"We discovered a pattern – less vitamin B3 (and other pyridine carboxylic acids) was found in meteorites that came from asteroids that were more altered by . One possibility may be that these molecules were destroyed during the prolonged contact with liquid water," said Smith. "We also performed preliminary laboratory experiments simulating conditions in interstellar space and showed that the synthesis of vitamin B3 and other pyridine carboxylic acids might be possible on ice grains."

Scientists think the solar system formed when a dense cloud of gas, dust, and ice grains collapsed under its own gravity. Clumps of dust and ice aggregated into comets and asteroids, some of which collided together to form moon-sized objects or planetesimals, and some of those eventually merged to become planets.

Space is filled with radiation from nearby stars as well as from violent events in deep space like exploding stars and black holes devouring matter. This radiation could have powered chemical reactions in the cloud (nebula) that formed the solar system, and some of those reactions may have produced biologically important molecules like vitamin B3.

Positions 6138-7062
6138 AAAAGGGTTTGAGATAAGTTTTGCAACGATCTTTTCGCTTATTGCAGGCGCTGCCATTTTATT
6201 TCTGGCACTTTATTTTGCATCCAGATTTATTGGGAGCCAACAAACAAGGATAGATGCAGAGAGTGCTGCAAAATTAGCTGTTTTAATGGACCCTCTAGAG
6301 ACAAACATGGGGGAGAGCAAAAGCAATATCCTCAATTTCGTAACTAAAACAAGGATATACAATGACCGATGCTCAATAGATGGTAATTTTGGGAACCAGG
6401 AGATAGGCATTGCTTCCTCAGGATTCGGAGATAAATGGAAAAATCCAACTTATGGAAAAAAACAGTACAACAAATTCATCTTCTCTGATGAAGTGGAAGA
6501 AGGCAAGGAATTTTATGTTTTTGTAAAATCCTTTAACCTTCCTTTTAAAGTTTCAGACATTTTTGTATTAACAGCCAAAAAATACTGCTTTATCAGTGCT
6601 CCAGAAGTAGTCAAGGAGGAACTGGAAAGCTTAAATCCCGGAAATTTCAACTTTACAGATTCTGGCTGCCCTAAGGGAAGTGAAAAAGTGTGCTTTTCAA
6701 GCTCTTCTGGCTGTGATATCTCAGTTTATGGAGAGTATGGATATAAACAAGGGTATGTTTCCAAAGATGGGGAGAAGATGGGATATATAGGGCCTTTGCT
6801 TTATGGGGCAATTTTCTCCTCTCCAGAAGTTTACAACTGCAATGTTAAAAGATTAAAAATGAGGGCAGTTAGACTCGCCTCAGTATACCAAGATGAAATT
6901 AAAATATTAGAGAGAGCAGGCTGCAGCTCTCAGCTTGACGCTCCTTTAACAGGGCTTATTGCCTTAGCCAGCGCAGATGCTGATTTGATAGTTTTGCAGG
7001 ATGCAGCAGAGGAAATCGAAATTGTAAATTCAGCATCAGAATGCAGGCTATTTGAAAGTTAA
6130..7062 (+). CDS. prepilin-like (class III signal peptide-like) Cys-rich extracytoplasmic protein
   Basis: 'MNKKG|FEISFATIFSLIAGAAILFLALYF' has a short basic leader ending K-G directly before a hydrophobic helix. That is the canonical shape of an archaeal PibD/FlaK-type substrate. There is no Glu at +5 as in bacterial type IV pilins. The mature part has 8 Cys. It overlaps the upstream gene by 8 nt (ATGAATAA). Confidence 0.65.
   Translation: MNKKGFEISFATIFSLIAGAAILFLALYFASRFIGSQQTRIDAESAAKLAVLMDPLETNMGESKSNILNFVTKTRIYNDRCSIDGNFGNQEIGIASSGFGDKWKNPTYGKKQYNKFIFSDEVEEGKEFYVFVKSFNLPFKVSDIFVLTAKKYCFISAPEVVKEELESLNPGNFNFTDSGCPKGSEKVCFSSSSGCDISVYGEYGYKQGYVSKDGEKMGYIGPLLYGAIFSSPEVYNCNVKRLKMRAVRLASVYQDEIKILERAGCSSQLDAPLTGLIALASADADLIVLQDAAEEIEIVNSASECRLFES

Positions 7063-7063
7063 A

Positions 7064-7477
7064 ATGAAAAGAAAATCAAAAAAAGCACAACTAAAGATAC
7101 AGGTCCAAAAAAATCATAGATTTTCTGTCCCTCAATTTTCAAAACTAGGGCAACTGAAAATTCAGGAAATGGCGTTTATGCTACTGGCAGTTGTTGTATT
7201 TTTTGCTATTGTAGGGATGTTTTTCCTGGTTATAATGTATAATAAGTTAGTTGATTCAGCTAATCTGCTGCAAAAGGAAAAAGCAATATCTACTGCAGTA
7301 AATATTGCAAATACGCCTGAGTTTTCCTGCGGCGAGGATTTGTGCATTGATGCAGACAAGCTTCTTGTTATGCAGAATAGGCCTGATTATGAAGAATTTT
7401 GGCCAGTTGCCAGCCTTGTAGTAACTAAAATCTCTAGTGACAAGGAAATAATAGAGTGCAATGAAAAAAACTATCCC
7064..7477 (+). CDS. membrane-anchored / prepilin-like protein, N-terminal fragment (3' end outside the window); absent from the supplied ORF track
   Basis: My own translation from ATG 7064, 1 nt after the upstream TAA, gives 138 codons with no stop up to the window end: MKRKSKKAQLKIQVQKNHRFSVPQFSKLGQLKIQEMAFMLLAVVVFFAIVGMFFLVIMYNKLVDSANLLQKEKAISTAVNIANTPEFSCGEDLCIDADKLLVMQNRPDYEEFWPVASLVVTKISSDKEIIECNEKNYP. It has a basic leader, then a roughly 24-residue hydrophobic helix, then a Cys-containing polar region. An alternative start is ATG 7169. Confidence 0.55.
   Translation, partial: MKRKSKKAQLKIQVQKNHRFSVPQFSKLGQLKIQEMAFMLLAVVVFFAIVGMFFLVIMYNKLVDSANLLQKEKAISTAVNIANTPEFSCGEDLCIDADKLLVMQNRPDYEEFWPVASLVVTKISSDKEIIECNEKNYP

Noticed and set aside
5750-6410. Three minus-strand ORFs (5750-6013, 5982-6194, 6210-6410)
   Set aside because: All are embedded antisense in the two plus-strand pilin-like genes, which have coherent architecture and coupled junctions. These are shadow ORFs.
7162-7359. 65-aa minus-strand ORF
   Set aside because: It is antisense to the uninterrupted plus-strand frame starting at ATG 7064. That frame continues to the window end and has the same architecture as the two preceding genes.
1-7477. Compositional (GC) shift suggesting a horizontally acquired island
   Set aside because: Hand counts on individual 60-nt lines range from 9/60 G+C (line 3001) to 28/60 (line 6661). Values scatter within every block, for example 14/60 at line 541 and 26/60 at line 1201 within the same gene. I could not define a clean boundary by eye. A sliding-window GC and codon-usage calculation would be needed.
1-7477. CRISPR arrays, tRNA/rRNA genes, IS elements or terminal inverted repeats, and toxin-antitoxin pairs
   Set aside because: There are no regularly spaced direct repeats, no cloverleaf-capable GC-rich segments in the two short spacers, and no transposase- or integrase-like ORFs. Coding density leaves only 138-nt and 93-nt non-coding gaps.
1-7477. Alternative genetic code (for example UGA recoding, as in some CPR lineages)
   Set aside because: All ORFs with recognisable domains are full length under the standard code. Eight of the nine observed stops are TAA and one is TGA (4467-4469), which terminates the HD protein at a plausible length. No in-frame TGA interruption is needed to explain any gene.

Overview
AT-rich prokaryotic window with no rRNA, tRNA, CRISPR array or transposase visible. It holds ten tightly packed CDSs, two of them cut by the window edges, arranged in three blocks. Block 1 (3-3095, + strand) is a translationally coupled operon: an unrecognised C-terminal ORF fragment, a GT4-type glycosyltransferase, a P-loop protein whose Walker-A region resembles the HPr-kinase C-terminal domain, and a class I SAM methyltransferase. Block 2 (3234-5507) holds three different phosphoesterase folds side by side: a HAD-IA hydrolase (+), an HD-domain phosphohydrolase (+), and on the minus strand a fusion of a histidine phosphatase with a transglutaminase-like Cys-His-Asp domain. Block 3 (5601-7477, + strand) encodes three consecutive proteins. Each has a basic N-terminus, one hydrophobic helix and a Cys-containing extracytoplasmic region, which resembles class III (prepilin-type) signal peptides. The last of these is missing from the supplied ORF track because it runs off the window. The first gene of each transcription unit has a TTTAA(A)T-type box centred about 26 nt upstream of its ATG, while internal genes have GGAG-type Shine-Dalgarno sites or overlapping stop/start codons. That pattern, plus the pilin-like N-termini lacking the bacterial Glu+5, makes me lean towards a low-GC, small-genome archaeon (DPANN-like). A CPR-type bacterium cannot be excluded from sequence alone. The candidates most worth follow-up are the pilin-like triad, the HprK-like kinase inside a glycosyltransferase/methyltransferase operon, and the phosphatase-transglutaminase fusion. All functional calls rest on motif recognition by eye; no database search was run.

Asteroids and comets are considered more or less pristine remnants from our solar system's formation, and many meteorites are prized samples from asteroids that happen to be conveniently delivered to Earth. However, some asteroids are less pristine than others. Asteroids can be altered shortly after they form by chemical reactions in liquid water. As they grow, asteroids incorporate radioactive material present in the solar system nebula. If enough radioactive material accumulates in an , the heat produced as it decays will be sufficient to melt ice inside the asteroid. Researchers can determine how much an asteroid was altered by water by examining chemical and mineralogical signatures of water alteration in meteorites from those asteroids.

When asteroids collide with meteoroids or other asteroids, pieces break off and some of them eventually make their way to Earth as meteorites. Although meteorites are valued samples from asteroids, they are rarely recovered immediately after they fall to Earth. This leaves them vulnerable to contamination from terrestrial chemistry and life.